Of course it's based off Mexican Spanish. Some of you Jetpunkers need to breathe, think, and realize this site wasn't made to cater to you personally.

+1
Level 85
Jun 28, 2022
Very fun! Thanks.
+15
Level 75
Jun 28, 2022
Gringo doesn't mean "white man", it means American
+8
Level 74
Jun 28, 2022
Not necessarily.
+4
Level 61
Jun 28, 2022
Y ademas, no es español, es chilango..
+2
Level 84
Jun 29, 2022
Es pan-español (por así decirlo). También hay centroamericanos que usan "gringo"
+3
Level 82
Jun 28, 2022
I don't think Hispanic Americans are usually gringos
+15
Level 84
Jun 29, 2022
For Latin Americans, "gringo" means "person from the US", no matter the race.

This includes Hispanic Americans, mostly when they can't speak a dime of Spanish.

+7
Level 50
Oct 13, 2022
In Colombia Gringos are referred to men and women white or black that come from the US and have a clear accent. She is gringa or he is gringo.
+3
Level 57
Oct 18, 2022
In Brazil, Gringo is just a "foreigner". Anyone not from Brazil. Even other Latin Americans we call gringo sometimes.
+4
Level 74
Jun 29, 2022
Check out the Real Academia Española defines the word as such.
+1
Level 44
Oct 14, 2022
Using that link doesn't necessarily take into account the regional differences in the definition. Caribbean Spanish we consider Gringo to be anyone outside of our region of familiarity, so even a Mexican is considered a Gringo.
+2
Level 74
Oct 24, 2022
Did you see the first definition? It says extranjero, which does take into account the possibility of someone outside a region's familiarity (even if that person still speaks the same language). But that definition goes on to specify that typically the word is used to identify someone that doesn't speak Spanish.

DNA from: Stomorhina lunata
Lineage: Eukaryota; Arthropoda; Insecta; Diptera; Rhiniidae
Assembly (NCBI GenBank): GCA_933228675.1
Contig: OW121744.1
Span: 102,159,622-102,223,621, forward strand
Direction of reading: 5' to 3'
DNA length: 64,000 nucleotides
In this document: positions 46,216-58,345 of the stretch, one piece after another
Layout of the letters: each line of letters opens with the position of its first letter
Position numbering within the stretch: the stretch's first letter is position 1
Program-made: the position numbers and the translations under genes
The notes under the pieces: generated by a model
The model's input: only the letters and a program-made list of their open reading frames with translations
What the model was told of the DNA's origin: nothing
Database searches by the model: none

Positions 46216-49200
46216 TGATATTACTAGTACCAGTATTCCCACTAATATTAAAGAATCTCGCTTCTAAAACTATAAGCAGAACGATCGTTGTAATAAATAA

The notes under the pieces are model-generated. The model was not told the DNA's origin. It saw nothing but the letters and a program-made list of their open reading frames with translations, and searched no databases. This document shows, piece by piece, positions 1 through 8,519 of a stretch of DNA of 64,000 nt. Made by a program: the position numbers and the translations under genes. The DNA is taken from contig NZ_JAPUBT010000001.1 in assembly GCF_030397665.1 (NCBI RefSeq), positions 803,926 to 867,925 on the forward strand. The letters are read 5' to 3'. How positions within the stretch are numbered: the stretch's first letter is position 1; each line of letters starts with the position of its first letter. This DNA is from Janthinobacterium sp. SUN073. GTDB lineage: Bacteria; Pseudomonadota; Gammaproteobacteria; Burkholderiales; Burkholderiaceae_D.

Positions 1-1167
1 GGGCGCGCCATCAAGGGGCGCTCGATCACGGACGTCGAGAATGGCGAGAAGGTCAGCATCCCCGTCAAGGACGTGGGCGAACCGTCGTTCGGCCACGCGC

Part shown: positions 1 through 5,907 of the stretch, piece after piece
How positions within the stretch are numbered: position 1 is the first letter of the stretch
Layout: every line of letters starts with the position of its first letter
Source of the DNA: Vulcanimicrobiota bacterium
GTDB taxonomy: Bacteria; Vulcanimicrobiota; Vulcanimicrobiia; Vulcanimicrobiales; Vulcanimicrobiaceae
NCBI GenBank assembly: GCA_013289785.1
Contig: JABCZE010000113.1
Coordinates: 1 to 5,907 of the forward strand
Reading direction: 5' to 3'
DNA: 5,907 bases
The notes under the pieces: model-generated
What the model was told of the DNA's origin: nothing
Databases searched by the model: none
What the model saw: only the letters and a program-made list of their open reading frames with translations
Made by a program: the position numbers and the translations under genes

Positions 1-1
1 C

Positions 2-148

+11
Level 82
Jun 28, 2022
Shouldn't the ones exclamation points and question marks also have inverted versions at the front for those Spanish answers? It just looks wrong without them there
+2
Level 88
Jun 29, 2022
¡Absolutamente!, @GrammarBeane1.
+1
Level 60
Feb 28, 2024
I was thinking the same thing. for example, "¿qué?" instead of "qué?" and "¡silencio!" instead of "silencio!"
+7
Level 84
Jun 28, 2022
Speedy Gonzales boosted my score a couple points. :-)
+3
Level 89
Jun 28, 2022
But no need to ándale arriba; plenty of time.
+3
Level 89
Jun 29, 2022
I can thank Dora on some of these!
+5
Level 65
Jul 3, 2022
how about "hombre blanco"
+7
Level 64
Jul 4, 2022
White man is no "gringo". It's literally "hombre blanco".
+2
Level 56
Jul 6, 2022
I think this quizz should include words used in Spain, such as alubias for frijoles.
+7
Level 70
Aug 19, 2022
"gallina" should really be accepted for "chicken" since it isn't clear the clue refers to the meat of the animal
+1
Level 64
Mar 19, 2024
and gallo
+6
Level 78
Sep 13, 2022
For ranch, surely you should allow hacienda and finca?
+1
Level 71
Oct 2, 2023
I tried both these but did not know - or had forgotten - that ranch comes from rancho (I am British).
+2
Level 54
Oct 13, 2022
In addition to EcceHomo, surely granja should be added as well.
+8
Level 78
Oct 13, 2022
Cállate for silence?
+2
Level 67
Oct 13, 2022
That was my first guess, but it literally translates to "shut up." "Silencio" is a better answer.
+1
Level 74
Mar 3, 2023
I tried several versions of this (cállate, cállese, callarse, callado, etc.) Then the spirit of RuPaul took over and I got it right.
+4
Level 28
Oct 13, 2022
As a spaniard it took me some time to figure out white man and beans, then I thought about Mexico.
+3
Level 75
Oct 13, 2022
Is there a source for this quiz? Without that and without any interaction with the suggestions in the comments it just comes across as arbitrary.
+5
Level 72
Oct 13, 2022
Adding my voice to the gringo does not mean White man. Latino is an ethnicity. Lots of White people in Latin American countries who aren't called gringos. Not to mention Spain. Need to just delete this queston.
+1
Level 74
Oct 24, 2022
You should check out the RAE's definition, which accounts for colloquialisms.
+1
Level 20
Oct 13, 2022
I thought it was estancia for ranch
+5
Level 82
Oct 13, 2022
How could you not have "library" on here when THE go-to joke about Americans' rudimentary high-school-level Spanish knowledge is the line "donde esta la biblioteca?" That would have been the first one I put on.
+1
Level 68
Oct 13, 2022
I put ‘islo’ for island and ‘cabella’ for horse 🤦🏻‍♀️
+3
Level 67
Oct 13, 2022
It's just "American". You don't have to put "US" in front of that.
+5
Level 85
Oct 13, 2022